In trust we trust: keeping it human…

Image: Don't feed the humans (Brighton graffitti)
Image: Don't feed the humans (Brighton graffitti)

Took some time to read some more of What Would Google Do? today and was stopped in my tracks by some of Jeff Jarvis’s thoughts on trust, a topic which has been much on my mind in recent weeks.

Trust is more of a two-way exchange than most people – especially those in power – realise. Leaders in government, news media, corporations, and universities think they and their institutions can own trust when, of course, trust is given to them. Trust is earned with difficulty and lost with ease. When those instituions treat consituents like masses of fools, children, miscreants, or prisoners – when they simply don’t listen – it’s unlikely they will engende warm feelings of mutual respect. Trust is an act of opening up; it’s a mutual relationship of transparency and sharing. The more ways you will build trust, which is your brand.

Trust makes up much of that thing we call reputation. And when hard times come, whether you’re a brand or an individual inside or outside an organisation, it is time to test your trust.

What have you earned? What have you won and stored away for when you need to make that ask, find that opportunity, seal that deal. You never really know how much you have or where it lies – it’s outside of your awareness and your control, out there in your networks, your tribe.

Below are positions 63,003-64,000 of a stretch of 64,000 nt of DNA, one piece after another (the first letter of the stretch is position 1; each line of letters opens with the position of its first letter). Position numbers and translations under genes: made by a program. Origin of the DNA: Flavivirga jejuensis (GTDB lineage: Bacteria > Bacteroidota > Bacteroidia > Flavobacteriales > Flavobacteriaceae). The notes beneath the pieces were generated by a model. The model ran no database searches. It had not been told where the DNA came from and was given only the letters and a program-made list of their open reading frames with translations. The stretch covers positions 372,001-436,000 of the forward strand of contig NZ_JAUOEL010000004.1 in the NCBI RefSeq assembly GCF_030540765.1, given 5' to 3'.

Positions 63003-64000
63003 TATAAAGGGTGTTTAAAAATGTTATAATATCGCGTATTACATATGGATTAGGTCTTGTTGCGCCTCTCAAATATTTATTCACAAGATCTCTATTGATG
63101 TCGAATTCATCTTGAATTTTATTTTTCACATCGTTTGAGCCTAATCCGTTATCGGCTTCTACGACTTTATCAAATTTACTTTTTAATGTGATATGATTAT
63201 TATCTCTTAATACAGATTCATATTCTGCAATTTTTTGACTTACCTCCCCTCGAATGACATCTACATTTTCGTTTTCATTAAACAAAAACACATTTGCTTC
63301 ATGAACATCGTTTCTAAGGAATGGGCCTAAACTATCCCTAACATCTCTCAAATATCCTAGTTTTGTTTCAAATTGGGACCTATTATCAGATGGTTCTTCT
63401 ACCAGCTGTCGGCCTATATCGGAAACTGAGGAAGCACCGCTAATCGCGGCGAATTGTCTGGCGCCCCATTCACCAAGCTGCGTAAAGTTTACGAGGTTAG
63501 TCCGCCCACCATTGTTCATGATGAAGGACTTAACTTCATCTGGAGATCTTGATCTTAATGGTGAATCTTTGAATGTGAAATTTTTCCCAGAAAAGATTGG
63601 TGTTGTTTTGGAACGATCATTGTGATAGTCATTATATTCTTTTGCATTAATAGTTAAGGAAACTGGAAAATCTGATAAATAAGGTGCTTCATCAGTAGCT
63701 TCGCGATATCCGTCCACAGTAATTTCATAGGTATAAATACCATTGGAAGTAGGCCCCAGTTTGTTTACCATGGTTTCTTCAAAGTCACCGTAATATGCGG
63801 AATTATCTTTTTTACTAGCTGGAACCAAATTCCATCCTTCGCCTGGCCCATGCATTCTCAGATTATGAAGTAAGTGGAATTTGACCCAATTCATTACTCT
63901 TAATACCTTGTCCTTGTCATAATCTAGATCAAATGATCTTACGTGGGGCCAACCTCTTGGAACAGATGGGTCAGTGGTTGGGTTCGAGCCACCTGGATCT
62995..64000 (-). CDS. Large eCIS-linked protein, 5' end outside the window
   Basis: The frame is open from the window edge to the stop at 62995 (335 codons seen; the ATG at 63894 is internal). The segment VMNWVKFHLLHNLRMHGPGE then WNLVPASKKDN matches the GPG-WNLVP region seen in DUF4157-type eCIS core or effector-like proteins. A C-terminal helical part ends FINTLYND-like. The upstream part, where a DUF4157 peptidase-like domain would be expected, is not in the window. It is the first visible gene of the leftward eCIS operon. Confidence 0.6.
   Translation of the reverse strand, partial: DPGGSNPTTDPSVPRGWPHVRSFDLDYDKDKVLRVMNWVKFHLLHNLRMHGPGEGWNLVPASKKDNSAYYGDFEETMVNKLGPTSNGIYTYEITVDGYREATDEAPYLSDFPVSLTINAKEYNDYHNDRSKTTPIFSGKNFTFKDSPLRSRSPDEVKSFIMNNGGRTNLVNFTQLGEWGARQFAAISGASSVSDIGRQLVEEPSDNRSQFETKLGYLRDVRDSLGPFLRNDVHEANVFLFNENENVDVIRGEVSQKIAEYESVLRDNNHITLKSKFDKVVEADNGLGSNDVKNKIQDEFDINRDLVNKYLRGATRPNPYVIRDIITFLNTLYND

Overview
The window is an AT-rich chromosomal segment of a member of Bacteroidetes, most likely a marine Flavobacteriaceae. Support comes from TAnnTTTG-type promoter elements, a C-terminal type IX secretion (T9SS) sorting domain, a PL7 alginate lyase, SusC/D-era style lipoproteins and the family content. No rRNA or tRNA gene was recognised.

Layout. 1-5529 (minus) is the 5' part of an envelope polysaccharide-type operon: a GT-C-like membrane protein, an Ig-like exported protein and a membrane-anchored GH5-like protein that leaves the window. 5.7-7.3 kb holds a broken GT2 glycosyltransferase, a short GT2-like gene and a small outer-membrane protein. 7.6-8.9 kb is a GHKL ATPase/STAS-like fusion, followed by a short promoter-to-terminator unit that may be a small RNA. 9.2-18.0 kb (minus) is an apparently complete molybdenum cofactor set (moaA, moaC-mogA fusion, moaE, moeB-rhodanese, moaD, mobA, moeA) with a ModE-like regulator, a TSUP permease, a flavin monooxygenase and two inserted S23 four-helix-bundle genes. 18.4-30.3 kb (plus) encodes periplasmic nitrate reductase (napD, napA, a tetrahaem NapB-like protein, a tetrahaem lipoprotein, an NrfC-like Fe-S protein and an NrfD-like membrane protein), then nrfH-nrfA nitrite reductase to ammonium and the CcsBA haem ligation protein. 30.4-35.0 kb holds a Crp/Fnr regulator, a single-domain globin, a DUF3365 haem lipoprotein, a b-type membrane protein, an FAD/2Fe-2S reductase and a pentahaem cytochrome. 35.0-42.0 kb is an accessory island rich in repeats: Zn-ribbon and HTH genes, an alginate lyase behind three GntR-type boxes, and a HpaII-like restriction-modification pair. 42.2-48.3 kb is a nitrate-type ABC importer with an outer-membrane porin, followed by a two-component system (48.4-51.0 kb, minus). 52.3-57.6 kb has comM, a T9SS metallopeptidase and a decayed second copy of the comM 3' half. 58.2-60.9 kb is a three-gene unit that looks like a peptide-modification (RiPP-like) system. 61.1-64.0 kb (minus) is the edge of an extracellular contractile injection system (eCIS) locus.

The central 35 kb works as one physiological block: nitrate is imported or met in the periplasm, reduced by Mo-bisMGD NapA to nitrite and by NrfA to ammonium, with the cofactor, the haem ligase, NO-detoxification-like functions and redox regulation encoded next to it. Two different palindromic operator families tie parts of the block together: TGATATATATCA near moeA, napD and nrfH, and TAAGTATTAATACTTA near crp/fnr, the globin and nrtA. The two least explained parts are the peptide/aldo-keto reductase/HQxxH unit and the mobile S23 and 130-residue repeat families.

It also strikes me, yet again, that the rules, the emerging successful patterns of behaviour online, are very much the same for individuals as for brands.

It’s those parallels, the elevation, the restoration, of human social rules to what makes for successful politics, commerce, culture, that make me feel it’s OK to talk about “the social web” as being more than just about social computing tools.

I’m going to write about this a lot more soon, in a book. It’s not going to be going down the “personal branding” route – helpful as that is to some people. I’ll be avoiding the b-word applied to individuals, because for me brand carries too many connotations of control and design, and that’s even less helpful and appropriate for individuals that is for big corporate brands themselves.

Anyway, more later on that…

Typograhic history of the City of London

I’m posting a lot of videos recently. Maybe I should be setting up a Tumblr blog for this sort of thing. Maybe not.

Anyway, this is a gem: combining three of my interests: typography, London and history, it’s a short film by Michael Bokkowski at Linefeed:

A Typographic Survey of the City of London from Michael Bojkowski on Vimeo.

Definitely worth 15 minutes…

Via Peter Parkes

SXSW and Pepsico

OK, so I really wish I was at the uber-geek gathering SXSW. Ho hum. Packing up the house instead – I will get over it.

Was particularly interested to see that the whole thing was being sponsored by Pepsico.

i’d like to think that while the company justified its spend largely in traditional terms (opnion formers, blah blah, drink brands like Mountain Dew sposnoring certain elements of the event) that this is most likely about social web literacy. The sponsorship gets the company’s people in the thick of it, playing with the platforms. I was espacially taken with this good looking aggregator that catgorises what SXSW Tweetists are up to (Sunday morning UK time, they’re partying on Saturday night still).

Image: Pepsico's SXSW Twitter aggregator
Image: Pepsico's SXSW Twitter aggregator

Pepsico’s one of the growing number of big brands that over the last year has made senior appointments to lead its work around the social web and engagement.

It looks like a company that’s learning, spreading web literacy within.